The word ‘Nebbiolo’ comes from the Italian for ‘fog,’ and it is Italy’s answer to Pinot Noir; complex, ethereal, layered, and able to produce some of the world’s most stunning wines. Now grown all over the world, Nebbiolo is native to the Piemonte region of Italy - and perhaps most famously produced in the subregion of Barolo. Although Barolo is the most famous DOCG for Nebbiolo, it would be remiss not to mention the other Piemonte subregions that also claim DOCG status – Barbaresco, Roero, Gattinara, and Ghemme. All of these regions produce beautiful Nebbiolo wines.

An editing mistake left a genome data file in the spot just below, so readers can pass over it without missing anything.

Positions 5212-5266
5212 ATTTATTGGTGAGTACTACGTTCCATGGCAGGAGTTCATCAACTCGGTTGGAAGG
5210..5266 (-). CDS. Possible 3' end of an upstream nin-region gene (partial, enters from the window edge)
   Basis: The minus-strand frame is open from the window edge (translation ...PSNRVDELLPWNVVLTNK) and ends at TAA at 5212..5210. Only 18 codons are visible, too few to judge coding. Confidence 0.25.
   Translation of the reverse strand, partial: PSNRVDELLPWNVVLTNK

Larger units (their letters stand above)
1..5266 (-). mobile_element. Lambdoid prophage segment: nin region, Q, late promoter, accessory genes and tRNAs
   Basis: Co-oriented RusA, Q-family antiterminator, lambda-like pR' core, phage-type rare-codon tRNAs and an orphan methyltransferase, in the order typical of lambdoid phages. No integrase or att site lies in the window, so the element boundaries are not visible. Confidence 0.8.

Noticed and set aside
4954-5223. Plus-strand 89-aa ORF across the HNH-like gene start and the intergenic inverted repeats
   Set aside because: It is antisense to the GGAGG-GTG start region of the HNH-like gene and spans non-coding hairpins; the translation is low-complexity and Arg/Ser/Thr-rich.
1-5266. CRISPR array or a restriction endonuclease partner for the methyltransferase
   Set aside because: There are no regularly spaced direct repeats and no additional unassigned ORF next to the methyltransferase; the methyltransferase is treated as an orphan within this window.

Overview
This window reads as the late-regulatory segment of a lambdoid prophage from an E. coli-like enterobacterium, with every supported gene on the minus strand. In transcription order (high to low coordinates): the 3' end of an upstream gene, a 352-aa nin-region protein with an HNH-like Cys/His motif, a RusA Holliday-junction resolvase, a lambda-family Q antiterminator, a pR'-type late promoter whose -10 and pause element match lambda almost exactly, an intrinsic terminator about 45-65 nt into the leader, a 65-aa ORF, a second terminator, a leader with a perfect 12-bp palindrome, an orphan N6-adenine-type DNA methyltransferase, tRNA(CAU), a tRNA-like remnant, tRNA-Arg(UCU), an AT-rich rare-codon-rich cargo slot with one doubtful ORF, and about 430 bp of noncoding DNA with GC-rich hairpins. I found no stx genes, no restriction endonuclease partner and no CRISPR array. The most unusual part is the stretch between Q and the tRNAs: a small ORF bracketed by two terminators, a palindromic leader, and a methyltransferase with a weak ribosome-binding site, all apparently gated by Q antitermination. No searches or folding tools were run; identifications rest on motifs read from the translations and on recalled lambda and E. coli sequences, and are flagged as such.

Nebbiolo, in its youth, is often branded with the description of “tar and roses.” This is a simplified version of the characteristic floral notes of Nebbiolo, but also a nod to its potential earthy, bitter undertones that need to soften with age. Aged Nebbiolo has a typically red-brick hue, and complex flavours of leather, spice, cherry, dried herbs, tobacco and cedar.
Australia has had tremendous success with Nebbiolo in cooler regions, such as Yarra Valley, Heathcote, and Mornington Peninsula in Victoria, and McLaren Vale and Clare Valley in South Australia.